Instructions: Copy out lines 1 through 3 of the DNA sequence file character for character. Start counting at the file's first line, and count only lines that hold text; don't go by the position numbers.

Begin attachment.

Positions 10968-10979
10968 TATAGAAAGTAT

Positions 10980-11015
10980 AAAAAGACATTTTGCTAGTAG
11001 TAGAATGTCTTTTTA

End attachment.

Positions 10968-10979
10968 TATAGAAAGTAT

Positions 10980-11015